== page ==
Tagging transliterations from a specific script
petercon at microsoft.com
Sun Mar 6 08:49:40 CET 2011
It seems to me that there was an obvious error here which was to register a single variant subtag for multiple writing conventions. A convention for transliterating Cyrllic script into Latin and a convention for transliterating Arabic into Latin may both use Latin script and may be specified in the same document; but that doesn't mean they are the same.
I'm not convinced we need an extension for transliterations.
From: ietf-languages-bounces at alvestrand.no [mailto:ietf-languages-bounces at alvestrand.no] On Behalf Of Phillips, Addison
Sent: Monday, February 14, 2011 8:22 AM
To: Avram Lyon; ietf-languages
Subject: RE: Tagging transliterations from a specific script
> I'd suggest a tag for the Turkic languages affected by the
> introduction of Janalif, before the introduction of the same, but I
> don't want to cause the same justifiable concern that was raised about
> my proposed "pre1917" tag on this list last fall. Also, such a tag
> would really just represent a script, so in most cases it would be
> equivalent to, e.g., tt-Arab, az-Arab. It only really is needed, then,
> when the actual script is not Arabic, so tt-Latn-ARABIC (not a real,
> or legal, subtag). So tt-Arab and tt-ARABIC are completely identical.
If I understand the problem correctly, you want to distinguish between "tt-alalc97" when transliterated from the Arabic script vs. the Cyrillic script. This suggests to me that you want a subordinate subtag (following alalc97) rather than trying to repurpose some unrelated but already defined subtag value.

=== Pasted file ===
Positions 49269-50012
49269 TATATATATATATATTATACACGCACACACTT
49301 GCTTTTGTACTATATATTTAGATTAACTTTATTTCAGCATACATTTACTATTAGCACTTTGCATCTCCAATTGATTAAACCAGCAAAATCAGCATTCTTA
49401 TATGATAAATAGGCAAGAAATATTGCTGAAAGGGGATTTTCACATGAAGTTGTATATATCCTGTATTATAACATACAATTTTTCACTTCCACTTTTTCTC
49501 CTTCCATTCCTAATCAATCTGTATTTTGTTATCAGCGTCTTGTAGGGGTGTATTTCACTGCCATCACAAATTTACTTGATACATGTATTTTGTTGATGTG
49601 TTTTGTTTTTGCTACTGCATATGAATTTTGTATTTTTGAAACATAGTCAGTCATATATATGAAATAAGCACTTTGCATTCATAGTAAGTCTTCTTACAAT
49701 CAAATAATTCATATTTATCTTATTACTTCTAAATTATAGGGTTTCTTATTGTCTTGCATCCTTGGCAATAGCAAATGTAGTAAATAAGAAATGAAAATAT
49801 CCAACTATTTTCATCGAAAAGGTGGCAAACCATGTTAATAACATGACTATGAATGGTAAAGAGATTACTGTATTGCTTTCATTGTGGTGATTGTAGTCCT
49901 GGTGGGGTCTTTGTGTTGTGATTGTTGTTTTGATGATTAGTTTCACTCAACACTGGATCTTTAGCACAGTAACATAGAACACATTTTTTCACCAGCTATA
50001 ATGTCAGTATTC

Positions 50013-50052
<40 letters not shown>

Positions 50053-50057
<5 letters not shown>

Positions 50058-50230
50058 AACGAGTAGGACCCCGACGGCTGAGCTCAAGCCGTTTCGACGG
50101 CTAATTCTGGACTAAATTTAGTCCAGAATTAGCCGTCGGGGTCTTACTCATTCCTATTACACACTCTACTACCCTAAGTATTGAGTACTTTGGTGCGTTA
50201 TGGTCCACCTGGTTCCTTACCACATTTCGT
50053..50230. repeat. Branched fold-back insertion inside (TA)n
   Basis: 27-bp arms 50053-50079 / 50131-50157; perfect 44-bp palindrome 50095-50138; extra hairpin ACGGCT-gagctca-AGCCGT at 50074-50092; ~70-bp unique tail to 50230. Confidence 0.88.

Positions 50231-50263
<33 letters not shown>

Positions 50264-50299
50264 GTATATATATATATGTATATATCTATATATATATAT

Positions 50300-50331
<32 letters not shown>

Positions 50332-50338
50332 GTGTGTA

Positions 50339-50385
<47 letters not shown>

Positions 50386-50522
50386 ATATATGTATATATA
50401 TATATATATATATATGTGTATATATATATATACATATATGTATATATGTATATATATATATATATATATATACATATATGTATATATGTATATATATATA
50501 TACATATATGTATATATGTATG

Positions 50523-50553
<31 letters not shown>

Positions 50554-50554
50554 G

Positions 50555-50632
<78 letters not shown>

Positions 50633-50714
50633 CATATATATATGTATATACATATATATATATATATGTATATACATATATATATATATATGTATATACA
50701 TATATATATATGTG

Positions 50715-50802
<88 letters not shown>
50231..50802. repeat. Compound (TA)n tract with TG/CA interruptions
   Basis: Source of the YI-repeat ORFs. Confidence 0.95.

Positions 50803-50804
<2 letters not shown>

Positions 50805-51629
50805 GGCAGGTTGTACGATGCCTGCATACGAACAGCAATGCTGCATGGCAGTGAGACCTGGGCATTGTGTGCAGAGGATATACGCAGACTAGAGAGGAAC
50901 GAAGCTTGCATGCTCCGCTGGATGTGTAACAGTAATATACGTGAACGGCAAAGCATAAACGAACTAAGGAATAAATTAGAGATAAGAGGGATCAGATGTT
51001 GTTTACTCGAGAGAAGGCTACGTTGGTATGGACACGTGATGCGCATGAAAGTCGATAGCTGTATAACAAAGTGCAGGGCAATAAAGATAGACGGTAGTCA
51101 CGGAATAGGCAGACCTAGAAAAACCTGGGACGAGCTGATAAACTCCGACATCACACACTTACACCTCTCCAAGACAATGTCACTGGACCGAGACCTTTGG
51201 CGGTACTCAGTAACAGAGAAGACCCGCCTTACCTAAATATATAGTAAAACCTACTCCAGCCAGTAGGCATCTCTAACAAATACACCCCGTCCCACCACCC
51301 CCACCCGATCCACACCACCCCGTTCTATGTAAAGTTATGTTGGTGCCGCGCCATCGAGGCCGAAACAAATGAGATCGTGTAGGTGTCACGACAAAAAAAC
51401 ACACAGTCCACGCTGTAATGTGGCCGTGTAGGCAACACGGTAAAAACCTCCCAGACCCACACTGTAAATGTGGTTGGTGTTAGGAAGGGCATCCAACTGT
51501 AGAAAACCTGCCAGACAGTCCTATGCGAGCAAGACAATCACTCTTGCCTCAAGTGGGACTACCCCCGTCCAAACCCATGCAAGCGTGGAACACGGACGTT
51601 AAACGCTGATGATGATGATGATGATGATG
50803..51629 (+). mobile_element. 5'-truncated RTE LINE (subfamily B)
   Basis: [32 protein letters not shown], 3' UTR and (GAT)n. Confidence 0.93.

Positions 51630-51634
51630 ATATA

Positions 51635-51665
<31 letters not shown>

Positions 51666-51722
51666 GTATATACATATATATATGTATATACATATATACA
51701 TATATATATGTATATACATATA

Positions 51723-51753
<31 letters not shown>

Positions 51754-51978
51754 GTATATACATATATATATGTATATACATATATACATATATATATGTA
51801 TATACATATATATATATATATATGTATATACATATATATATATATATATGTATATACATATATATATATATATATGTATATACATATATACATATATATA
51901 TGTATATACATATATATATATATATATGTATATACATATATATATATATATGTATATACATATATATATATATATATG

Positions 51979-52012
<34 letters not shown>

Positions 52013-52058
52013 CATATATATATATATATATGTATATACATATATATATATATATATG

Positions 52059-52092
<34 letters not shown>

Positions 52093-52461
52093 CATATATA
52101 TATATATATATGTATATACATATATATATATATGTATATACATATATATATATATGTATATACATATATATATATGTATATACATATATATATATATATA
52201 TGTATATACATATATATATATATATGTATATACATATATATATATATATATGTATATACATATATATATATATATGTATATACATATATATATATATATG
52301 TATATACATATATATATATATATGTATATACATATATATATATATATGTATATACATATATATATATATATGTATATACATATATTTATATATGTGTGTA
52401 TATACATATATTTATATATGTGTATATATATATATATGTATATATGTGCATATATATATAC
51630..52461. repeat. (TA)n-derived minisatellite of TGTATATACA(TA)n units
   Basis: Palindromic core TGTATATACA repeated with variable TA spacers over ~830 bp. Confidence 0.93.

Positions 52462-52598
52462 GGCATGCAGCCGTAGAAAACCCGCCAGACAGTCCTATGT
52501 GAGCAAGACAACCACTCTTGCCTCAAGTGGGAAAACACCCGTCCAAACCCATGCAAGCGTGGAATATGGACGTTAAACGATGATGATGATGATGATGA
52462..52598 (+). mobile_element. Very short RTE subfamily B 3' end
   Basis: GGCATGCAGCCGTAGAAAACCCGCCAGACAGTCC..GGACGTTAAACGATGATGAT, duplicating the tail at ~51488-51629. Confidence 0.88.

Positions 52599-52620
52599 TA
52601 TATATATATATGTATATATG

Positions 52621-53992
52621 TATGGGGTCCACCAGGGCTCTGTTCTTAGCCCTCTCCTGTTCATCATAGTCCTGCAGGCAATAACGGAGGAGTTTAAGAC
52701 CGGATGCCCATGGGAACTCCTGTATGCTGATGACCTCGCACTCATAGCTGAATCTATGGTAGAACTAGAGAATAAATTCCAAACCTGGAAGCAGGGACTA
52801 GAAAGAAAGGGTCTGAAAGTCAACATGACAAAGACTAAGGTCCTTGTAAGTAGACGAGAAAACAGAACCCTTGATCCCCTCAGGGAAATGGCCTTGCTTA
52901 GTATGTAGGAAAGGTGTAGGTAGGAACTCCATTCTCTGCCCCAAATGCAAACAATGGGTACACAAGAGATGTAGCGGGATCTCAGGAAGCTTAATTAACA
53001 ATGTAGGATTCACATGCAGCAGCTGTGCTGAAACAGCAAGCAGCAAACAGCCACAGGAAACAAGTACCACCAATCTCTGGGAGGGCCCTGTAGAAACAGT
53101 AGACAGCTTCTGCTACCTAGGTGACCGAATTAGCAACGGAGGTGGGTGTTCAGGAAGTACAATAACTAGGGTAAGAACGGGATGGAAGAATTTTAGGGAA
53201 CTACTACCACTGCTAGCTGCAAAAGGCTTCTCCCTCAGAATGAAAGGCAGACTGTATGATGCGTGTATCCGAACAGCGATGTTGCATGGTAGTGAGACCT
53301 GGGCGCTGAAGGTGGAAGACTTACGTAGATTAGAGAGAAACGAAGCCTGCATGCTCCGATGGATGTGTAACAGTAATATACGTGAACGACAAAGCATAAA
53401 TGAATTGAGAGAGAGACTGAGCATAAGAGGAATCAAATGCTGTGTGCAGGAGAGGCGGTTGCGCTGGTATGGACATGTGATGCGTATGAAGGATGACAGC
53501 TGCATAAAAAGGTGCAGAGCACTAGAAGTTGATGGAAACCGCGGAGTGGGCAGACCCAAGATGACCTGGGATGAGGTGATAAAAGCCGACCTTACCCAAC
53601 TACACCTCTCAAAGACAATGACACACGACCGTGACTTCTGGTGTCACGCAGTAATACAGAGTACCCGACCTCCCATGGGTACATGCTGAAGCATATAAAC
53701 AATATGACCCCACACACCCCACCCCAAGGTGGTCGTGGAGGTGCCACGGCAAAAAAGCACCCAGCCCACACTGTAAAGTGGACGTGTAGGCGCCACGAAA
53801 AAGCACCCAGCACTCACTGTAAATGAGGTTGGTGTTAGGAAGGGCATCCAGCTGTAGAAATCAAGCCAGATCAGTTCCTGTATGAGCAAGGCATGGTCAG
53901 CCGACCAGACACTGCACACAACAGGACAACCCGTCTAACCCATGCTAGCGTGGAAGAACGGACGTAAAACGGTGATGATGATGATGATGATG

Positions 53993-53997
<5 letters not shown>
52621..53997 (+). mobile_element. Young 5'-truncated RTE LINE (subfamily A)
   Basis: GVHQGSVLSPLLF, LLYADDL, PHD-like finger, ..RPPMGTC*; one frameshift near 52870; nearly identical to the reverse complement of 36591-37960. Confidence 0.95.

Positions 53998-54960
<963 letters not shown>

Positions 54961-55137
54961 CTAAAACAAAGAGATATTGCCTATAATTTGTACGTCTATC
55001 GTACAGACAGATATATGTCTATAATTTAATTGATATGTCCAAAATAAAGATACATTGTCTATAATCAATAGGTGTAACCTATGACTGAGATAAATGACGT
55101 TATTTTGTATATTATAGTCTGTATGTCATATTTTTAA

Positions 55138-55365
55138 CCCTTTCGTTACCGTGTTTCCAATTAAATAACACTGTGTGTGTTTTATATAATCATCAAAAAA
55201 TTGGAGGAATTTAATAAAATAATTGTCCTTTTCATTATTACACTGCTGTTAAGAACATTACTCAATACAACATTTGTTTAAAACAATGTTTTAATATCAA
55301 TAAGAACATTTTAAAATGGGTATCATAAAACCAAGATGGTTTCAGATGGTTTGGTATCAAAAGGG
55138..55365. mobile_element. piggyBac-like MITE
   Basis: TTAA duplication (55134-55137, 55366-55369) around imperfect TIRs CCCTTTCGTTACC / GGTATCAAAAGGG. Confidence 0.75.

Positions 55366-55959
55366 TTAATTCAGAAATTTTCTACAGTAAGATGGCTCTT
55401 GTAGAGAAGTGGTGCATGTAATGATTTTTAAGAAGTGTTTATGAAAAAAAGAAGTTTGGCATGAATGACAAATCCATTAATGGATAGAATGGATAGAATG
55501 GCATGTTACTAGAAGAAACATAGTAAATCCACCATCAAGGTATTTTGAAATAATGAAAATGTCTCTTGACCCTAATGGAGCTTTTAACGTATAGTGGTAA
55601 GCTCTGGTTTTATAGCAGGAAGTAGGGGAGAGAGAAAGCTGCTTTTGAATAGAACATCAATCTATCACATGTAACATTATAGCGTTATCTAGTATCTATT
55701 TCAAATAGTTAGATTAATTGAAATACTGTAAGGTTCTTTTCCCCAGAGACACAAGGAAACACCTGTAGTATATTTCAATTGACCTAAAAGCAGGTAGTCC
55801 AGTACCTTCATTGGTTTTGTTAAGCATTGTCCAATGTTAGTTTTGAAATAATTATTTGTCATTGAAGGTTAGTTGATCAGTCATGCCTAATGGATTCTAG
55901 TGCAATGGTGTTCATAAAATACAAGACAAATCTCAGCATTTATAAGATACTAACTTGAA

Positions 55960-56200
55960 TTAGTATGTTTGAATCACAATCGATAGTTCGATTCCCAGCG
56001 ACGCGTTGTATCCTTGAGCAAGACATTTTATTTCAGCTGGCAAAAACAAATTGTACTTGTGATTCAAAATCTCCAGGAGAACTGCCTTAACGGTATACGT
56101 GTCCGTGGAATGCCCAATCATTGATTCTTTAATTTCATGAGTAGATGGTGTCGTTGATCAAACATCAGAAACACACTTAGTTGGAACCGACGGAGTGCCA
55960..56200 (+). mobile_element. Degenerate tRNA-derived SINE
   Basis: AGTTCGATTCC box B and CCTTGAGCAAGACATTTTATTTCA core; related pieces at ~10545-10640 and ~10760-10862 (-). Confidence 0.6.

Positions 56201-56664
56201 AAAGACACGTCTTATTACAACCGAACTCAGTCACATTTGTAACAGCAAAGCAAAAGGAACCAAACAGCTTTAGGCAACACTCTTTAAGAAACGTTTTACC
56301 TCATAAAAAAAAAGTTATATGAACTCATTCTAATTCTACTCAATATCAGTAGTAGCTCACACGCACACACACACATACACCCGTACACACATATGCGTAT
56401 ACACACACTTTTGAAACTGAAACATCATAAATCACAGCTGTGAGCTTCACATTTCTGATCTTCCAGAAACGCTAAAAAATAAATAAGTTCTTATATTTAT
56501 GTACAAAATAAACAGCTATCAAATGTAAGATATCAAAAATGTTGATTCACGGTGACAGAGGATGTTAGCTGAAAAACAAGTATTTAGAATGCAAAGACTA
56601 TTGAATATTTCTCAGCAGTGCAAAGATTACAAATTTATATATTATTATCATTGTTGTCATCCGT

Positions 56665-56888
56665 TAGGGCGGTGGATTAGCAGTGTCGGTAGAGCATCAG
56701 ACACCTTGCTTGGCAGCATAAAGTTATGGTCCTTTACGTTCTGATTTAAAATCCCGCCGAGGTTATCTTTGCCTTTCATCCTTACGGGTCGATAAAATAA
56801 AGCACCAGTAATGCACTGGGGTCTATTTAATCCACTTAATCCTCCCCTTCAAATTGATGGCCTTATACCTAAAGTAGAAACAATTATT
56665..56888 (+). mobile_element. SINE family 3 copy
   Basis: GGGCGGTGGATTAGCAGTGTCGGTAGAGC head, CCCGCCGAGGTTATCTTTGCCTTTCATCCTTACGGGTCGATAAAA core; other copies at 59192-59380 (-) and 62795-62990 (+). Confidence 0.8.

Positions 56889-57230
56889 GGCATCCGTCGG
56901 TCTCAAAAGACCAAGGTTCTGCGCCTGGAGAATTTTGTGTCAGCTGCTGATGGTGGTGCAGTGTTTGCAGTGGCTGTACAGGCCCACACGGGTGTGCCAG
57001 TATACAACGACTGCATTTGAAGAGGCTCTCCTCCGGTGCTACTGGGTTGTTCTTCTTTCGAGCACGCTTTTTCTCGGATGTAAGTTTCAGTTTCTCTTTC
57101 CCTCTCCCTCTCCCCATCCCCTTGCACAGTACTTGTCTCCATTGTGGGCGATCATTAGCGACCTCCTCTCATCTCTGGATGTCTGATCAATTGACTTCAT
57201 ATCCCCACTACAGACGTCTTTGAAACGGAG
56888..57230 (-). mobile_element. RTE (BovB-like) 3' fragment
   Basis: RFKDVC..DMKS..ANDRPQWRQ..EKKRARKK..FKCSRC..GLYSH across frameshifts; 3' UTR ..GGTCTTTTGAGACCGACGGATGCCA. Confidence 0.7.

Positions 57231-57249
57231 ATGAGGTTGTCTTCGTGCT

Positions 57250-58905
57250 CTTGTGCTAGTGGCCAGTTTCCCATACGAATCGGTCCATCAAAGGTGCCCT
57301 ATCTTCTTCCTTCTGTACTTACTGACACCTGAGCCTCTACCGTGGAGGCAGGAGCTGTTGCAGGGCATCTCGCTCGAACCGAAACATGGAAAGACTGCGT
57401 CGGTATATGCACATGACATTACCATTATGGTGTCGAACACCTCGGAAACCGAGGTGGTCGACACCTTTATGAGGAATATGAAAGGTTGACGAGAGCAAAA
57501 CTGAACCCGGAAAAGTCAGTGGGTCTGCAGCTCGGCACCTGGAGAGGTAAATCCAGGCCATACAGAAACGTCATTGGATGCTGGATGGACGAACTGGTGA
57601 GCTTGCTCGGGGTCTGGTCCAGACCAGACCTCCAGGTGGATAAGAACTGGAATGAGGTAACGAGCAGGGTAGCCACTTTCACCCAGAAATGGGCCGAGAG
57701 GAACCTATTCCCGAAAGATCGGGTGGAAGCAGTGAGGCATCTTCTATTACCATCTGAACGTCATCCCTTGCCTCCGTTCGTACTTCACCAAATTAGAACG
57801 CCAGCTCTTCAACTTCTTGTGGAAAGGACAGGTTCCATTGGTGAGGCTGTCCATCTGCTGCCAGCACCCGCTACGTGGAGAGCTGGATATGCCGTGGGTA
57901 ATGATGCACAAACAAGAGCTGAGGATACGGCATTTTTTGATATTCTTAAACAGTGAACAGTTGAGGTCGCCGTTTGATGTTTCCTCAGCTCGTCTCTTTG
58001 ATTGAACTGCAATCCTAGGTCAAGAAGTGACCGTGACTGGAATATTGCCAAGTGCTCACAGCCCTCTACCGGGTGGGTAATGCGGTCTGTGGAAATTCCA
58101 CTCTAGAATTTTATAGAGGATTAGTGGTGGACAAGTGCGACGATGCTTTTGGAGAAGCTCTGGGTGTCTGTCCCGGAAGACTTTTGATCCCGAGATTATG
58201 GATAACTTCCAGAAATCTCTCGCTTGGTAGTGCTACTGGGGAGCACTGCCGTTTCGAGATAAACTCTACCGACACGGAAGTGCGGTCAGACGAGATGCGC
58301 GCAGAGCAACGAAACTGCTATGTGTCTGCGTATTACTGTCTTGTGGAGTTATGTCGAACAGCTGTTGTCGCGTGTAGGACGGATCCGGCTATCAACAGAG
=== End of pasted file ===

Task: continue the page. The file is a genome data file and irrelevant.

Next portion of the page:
For example, you might consider registering a few subtags such as the following:
Subtag: sArab (this would actually be lowercase in the registry)
Description: transliteration from the Arabic script
Prefix: tt-alalc97 (etc.....)
Comments: transliterated document's source script was Arabic; a document tagged
with this subtag will be in the Latin script. Differences in transliteration
occur depending on the source script.
Alternatively, it might be time to consider a transliteration extension to forestall increasingly baroque subtag collections. Extensions allow for any subtag between 2 and 8 characters and can define their own rules for legal usage. For example, if 't' were assigned to an extension for transliteration, it might then define subtags to allow a tag like:
"tt-alalc97-t-arab" // Tatar transliterated from the Latin script
Writing an extension turns out not to be very hard. The main problem would be deciding what to put in it (which might be an intractable problem).
Globalization Architect (Lab126)
Chair (W3C I18N, IETF IRI WGs)
Internationalization is not a feature.
It is an architecture.
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